Stavenhagen: Saving Hamtramck Stadium: A Negro League ballpark, a changing community and a fight to reclaim history

From Cody Stavenhagen at The Athletic on August 8, 2019, with mention of SABR member Gary Gillette:

It was after 2 a.m., and Gary Gillette could not sleep. He was sitting up, scrolling around on Google Earth, scratching the sort of intellectual itch only a historian can understand.  Zoom, scroll, zoom, scroll. An aerial view of Hamtramck, Michigan — the suburb surrounded by the city of Detroit — sat burned in his monitor. In Gillette’s world, there is a subdued thrill in this process of discovery, and on this night, he was searching for a relic.

Gillette is a respected baseball historian, a co-editor of ESPN’s “Baseball Encyclopedia,” a member of the Society for American Baseball Research since 1983. As such, his job is to research, record and correct the long history of America’s most storied game. “SABR people are special,” Gillette says. “But I don’t live in my mom’s basement.”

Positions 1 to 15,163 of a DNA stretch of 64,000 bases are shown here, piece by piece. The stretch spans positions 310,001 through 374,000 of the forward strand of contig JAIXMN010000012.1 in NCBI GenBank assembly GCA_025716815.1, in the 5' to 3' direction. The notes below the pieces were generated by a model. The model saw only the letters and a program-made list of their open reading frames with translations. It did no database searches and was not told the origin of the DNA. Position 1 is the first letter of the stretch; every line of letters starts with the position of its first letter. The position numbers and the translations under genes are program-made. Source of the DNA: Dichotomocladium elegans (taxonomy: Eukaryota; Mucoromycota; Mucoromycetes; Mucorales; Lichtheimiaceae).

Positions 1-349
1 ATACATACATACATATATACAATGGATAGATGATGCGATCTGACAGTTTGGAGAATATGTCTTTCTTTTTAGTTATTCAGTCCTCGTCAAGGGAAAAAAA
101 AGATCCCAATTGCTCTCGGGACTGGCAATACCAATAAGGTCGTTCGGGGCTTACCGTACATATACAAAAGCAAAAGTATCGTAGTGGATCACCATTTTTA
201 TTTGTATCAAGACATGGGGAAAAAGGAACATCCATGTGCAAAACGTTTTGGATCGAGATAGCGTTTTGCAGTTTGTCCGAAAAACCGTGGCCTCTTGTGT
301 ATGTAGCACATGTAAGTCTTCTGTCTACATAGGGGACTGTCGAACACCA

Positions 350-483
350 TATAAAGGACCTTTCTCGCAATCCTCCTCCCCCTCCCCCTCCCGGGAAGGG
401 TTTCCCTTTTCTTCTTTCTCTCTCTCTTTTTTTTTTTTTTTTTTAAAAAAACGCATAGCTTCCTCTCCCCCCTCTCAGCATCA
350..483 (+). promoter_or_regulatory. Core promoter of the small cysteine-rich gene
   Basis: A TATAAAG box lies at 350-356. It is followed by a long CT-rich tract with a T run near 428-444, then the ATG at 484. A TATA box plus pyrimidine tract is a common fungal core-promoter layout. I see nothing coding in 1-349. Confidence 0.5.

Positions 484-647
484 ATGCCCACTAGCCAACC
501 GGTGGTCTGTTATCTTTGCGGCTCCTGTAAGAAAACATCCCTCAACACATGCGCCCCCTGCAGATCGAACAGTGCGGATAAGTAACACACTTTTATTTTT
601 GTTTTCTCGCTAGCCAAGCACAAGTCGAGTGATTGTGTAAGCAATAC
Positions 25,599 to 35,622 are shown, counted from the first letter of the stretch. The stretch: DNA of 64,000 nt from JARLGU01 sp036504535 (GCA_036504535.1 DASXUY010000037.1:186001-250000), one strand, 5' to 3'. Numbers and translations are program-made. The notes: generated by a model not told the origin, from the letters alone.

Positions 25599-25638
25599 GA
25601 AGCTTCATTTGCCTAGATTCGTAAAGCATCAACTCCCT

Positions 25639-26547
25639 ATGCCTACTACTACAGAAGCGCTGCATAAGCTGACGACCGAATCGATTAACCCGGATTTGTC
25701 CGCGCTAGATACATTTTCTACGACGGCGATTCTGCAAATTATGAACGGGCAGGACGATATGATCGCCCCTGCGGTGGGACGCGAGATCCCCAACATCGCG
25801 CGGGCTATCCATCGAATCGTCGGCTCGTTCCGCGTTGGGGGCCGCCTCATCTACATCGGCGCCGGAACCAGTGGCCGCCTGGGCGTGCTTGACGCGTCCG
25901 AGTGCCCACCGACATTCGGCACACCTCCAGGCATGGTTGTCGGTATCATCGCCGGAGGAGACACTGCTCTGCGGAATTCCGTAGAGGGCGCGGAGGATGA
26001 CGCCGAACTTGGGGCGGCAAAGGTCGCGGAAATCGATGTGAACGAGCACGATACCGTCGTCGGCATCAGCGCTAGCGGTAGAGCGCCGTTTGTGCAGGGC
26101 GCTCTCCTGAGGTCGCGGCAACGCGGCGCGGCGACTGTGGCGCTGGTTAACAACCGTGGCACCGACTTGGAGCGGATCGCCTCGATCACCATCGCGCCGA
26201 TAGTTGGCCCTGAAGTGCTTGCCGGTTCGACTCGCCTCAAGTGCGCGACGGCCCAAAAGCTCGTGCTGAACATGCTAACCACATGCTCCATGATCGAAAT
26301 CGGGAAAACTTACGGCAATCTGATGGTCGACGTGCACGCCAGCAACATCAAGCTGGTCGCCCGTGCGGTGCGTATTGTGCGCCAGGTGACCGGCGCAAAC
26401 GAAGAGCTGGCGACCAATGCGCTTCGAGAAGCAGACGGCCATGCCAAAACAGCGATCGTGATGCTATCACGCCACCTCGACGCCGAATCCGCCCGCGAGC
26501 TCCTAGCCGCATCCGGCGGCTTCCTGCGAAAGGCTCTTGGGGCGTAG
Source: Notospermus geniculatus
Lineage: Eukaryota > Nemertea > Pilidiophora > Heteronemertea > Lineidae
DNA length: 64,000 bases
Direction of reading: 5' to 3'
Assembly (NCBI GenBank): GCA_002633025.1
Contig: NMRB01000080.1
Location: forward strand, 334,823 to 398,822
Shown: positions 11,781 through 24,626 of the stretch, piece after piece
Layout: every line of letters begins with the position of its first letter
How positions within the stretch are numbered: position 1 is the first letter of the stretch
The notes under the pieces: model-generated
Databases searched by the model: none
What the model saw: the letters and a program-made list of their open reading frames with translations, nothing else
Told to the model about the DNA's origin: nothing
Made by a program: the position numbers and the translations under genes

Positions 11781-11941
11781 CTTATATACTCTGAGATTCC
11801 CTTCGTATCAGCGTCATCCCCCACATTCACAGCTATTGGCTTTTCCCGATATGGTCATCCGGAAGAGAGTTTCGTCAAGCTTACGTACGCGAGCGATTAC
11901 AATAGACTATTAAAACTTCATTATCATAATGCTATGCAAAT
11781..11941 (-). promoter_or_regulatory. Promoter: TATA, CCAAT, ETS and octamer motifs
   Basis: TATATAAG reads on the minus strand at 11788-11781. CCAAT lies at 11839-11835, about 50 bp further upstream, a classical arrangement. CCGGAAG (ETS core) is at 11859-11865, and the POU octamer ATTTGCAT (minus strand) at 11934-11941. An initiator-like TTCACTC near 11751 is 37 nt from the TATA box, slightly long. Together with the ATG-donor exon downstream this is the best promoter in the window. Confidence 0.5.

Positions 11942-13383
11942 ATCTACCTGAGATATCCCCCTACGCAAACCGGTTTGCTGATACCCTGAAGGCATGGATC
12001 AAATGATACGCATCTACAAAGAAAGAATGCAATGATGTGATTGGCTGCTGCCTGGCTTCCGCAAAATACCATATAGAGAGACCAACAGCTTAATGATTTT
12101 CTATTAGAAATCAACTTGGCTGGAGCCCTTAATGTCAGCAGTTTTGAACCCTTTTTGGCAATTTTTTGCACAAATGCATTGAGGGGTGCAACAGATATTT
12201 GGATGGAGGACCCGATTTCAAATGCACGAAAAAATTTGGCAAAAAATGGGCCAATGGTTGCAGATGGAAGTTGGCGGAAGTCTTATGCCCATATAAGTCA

Gillette’s indoctrination into the world of baseball research came in the late 1970s, when — long story short — a foray into baseball board-game testing led to rubbing elbows with Bill James, the godfather of baseball’s analytics movement.  Now in 2008, late at night, Gillette was looking for a forgotten structure, a link to baseball history and the larger tale of this country, too. He had recently moved to the Detroit area, and he hoped to visit the sites of all the historic ballparks nearby. That list included Hamtramck Stadium, the former home of the Detroit Stars, mainstays in the old Negro National League. The stadium was home to Turkey Stearnes, the Hall of Fame power hitter. The whole pantheon of Negro League legends — Satchel Paige, Josh Gibson, Cool Papa Bell and many others — played there, too.

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This page was last updated August 8, 2019 at 12:43 pm MST.